When we stopped getting any financial help from the label to keep our momentum going, Jay and I became disheartened. However, this didn’t stop us from writing and recording music. In fact, the four bonus tracks on the Now Sounds reissue come from this period after we made the decision to leave Decca. We were nominated for a NARAS (Grammy) in 1969 - and had we stuck it out, Bill Downer later told us we could have made another album. “Orfeon” MCA label in Mexico did do another pressing of the album, which was titled Caminando Por La Sexto Avenida (Sixth Avenue Stroll). But Jay was offered a great opportunity with a company that was training him for a trading position on the exchange on Wall Street. He loved this job and became very skilled, so his decision to go another direction probably did become the broken link to a performing future for us. Jay excelled in this profession, working many years for Merrill Lynch and becoming one of the Vice Presidents.

What inspired you to release the CD, Songs From The Heart?
When Bobby [Cessna] died in August 2008, I was so shook up. He was my life - and I didn't believe there was any kind of future without him. Our relationship was over a 44-year period. How could I continue? My heart was broken. After Jay died in 2001, I'd found tapes in his apartment of songs that we were working on in the late sixties and early seventies - vocals mostly - and I decided that if I could re-master them, what a joy it would be to relive those precious years when Jay, Bobby and I developed this act and became the Twinn Connexion. So I did it. I took these songs into Natural Recording Studio with Jim Barbaro here in Woodstock. We started in January 2009 and completed the 16 tracks for Songs From The Heart - dedicated to Bob Cessna - in September 2009. And I have just signed an agreement with Jake Lee of Big Pink Music in Korea for a release later this month for the territories of Korea and Japan.

How did Now Sounds end up reissuing your debut album on CD 42 years later?
While searching for a label for Songs From The Heart, I happened upon an e-mail address of Bryan Thomas, who had written a review of us several years ago in All Music Guide. I sent him the new CD and he immediately got back to me to recommend Steve Stanley of Now Sounds. It turns out that Steve had been trying to get the license from The Universal Music Group for our original album for sometime and was unsuccessful. I told him to try again now that we were getting renewed interest on the internet. Three days later, bingo, he got permission. This is surely serendipity.

How long have you been a visual artist? And what do you enjoy painting?
My understanding of the world and myself in it is more a visual place. It probably is because I am nearsighted and I've always worn glasses. Jay and I were sent home by our first grade teacher because we couldn't read the blackboard. I remember walking home from the ophthalmologist at six and really seeing my mother for the first time. She had a red coat with a black beaver collar.

I love to get into color and paints. As children, Jay and I would sit for hours doing finger-painting. Visual arts come naturally to me. I've always been able to draw and paint. I guess I was born with the artist gene.

If you could go back and give your 19-year old self a wise piece of advice, what would it be?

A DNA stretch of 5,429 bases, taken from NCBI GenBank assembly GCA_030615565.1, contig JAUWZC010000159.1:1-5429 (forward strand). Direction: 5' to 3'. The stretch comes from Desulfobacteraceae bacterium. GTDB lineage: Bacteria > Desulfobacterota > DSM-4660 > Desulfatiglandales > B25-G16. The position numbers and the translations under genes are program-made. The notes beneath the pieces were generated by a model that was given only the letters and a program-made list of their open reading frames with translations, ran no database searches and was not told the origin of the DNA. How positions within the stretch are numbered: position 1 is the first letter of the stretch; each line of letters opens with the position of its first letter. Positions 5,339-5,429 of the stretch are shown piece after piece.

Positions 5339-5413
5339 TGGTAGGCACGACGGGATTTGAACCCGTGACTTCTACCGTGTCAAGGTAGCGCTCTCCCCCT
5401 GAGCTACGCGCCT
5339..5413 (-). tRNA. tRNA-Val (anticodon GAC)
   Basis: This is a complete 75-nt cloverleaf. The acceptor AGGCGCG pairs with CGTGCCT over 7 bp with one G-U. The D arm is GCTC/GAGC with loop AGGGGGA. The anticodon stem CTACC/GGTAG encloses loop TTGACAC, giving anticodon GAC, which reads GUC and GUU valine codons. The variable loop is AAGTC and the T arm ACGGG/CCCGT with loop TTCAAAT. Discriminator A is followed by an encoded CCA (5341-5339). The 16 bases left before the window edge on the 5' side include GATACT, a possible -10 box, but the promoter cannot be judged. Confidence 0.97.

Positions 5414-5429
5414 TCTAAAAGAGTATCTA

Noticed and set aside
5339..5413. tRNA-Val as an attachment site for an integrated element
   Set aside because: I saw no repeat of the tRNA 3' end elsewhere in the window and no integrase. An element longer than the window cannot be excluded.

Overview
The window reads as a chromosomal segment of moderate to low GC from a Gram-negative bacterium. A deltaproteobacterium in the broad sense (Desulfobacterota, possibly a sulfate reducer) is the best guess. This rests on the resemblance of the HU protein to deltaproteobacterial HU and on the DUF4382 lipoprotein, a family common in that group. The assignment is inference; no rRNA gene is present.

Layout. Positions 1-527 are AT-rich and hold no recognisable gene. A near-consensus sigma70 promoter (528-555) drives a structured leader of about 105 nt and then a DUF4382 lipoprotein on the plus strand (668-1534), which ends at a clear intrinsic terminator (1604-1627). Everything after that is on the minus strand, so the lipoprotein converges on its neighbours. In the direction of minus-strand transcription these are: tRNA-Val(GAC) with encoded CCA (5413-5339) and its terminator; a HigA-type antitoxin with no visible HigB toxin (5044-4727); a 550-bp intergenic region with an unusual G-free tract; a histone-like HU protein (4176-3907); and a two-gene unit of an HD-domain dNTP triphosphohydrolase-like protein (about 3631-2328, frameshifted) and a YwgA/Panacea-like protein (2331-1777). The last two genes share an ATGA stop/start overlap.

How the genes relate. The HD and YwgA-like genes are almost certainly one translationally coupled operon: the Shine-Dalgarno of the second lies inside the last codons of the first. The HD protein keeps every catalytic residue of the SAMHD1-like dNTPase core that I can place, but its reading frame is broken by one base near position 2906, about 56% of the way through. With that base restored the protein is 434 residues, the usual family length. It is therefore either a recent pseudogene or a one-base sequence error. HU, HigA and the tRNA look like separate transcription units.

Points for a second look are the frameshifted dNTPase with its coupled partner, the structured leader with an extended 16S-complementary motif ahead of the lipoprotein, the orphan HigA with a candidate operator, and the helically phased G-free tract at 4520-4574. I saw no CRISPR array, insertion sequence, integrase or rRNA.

I think I would tell myself not to be so sensitive to what other people think and say. I would be more in touch with myself and my own feelings and self-worth. Listen to criticism, take it at face value and either accept it, use it or reject it.

In high school I was:
Constantly called either a "fairy" or a "homo". There wasn't a day that went by that I wasn't confronted with some obnoxious jerk. I pretended not to hear and I brushed it aside but it was very painful.

My favorite comfort food is:
Meatloaf with mashed potatoes and gravy.

When I was growing up I never missed a television episode of:
I really grew up with radio. I loved The Shadow. I was in high school when Montana received TV. I think my favorite show was The Judy Garland Show. I don't think I missed one episode.

The very first record album I purchased with my own money was:
Gypsy with Ethel Merman.

If I was stranded on a desert island for a year, I would listen to:
Barbara Streisand, Judy Garland, Doris Day, Maria Callas and Rosemary Clooney.

If I was asked to choose the sexiest man alive, it would be:
David Williams, the Australian rugby player.

If I could have anyone in the world, living or dead, be a guest at my dinner party, I would invite the following three people:
Andy Warhol, Gore Vidal and David Williams.

What's next for Jerry Hopkins?
I am doing a very exciting art project. I have purchased an abandoned church from the city of Kingston, New York, which is eight miles from Woodstock. I closed on the property last month, and I can hardly believe I own this remarkable structure. It has been vacant for a long time, and now I am turning it into a space for music and art.

Thank you, Jerry, for getting Deeper with us here on the Dish. To learn more about Jerry Hopkins, check out the official Twinn Connexion fan site at You can also become a friend on Facebook. And click here to purchase Twinn Connexion's debut album or go to to get Songs From The Heart as a free download.


Doug said...

WOW - thanks for turning me on to this Marc! I think I'm in love.

Howard said...

Wow, thanks for this wonderful interview with a very interesting man. I now wanna go and check out the music.

Deep Dish said...

Hey, Doug and Howard, I'm so glad you both liked the interview.